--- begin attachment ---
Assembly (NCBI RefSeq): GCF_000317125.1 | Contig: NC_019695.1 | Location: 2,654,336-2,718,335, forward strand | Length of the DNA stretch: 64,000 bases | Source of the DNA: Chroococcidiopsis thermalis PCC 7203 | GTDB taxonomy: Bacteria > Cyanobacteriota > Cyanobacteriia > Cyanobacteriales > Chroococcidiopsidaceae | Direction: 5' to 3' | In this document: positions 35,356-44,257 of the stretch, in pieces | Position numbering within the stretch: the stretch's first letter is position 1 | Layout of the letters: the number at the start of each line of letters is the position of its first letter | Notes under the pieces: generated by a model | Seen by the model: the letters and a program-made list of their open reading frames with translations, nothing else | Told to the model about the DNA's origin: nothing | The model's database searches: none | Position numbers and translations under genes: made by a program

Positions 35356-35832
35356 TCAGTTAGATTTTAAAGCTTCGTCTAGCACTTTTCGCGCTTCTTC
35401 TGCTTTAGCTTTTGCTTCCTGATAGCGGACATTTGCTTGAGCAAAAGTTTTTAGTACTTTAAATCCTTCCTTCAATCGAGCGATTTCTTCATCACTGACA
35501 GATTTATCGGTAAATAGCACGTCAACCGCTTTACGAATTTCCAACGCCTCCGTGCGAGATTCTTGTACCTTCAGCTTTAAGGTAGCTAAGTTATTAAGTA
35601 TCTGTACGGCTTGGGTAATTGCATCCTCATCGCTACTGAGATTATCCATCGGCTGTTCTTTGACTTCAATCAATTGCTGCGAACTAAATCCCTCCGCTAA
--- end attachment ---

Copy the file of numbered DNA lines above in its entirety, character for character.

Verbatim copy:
Assembly (NCBI RefSeq): GCF_000317125.1 | Contig: NC_019695.1 | Location: 2,654,336-2,718,335, forward strand | Length of the DNA stretch: 64,000 bases | Source of the DNA: Chroococcidiopsis thermalis PCC 7203 | GTDB taxonomy: Bacteria > Cyanobacteriota > Cyanobacteriia > Cyanobacteriales > Chroococcidiopsidaceae | Direction: 5' to 3' | In this document: positions 35,356-44,257 of the stretch, in pieces | Position numbering within the stretch: the stretch's first letter is position 1 | Layout of the letters: the number at the start of each line of letters is the position of its first letter | Notes under the pieces: generated by a model | Seen by the model: the letters and a program-made list of their open reading frames with translations, nothing else | Told to the model about the DNA's origin: nothing | The model's database searches: none | Position numbers and translations under genes: made by a program

Positions 35356-35832
35356 TCAGTTAGATTTTAAAGCTTCGTCTAGCACTTTTCGCGCTTCTTC
35401 TGCTTTAGCTTTTGCTTCCTGATAGCGGACATTTGCTTGAGCAAAAGTTTTTAGTACTTTAAATCCTTCCTTCAATCGAGCGATTTCTTCATCACTGACA
35501 GATTTATCGGTAAATAGCACGTCAACCGCTTTACGAATTTCCAACGCCTCCGTGCGAGATTCTTGTACCTTCAGCTTTAAGGTAGCTAAGTTATTAAGTA
35601 TCTGTACGGCTTGGGTAATTGCATCCTCATCGCTACTGAGATTATCCATCGGCTGTTCTTTGACTTCAATCAATTGCTGCGAACTAAATCCCTCCGCTAA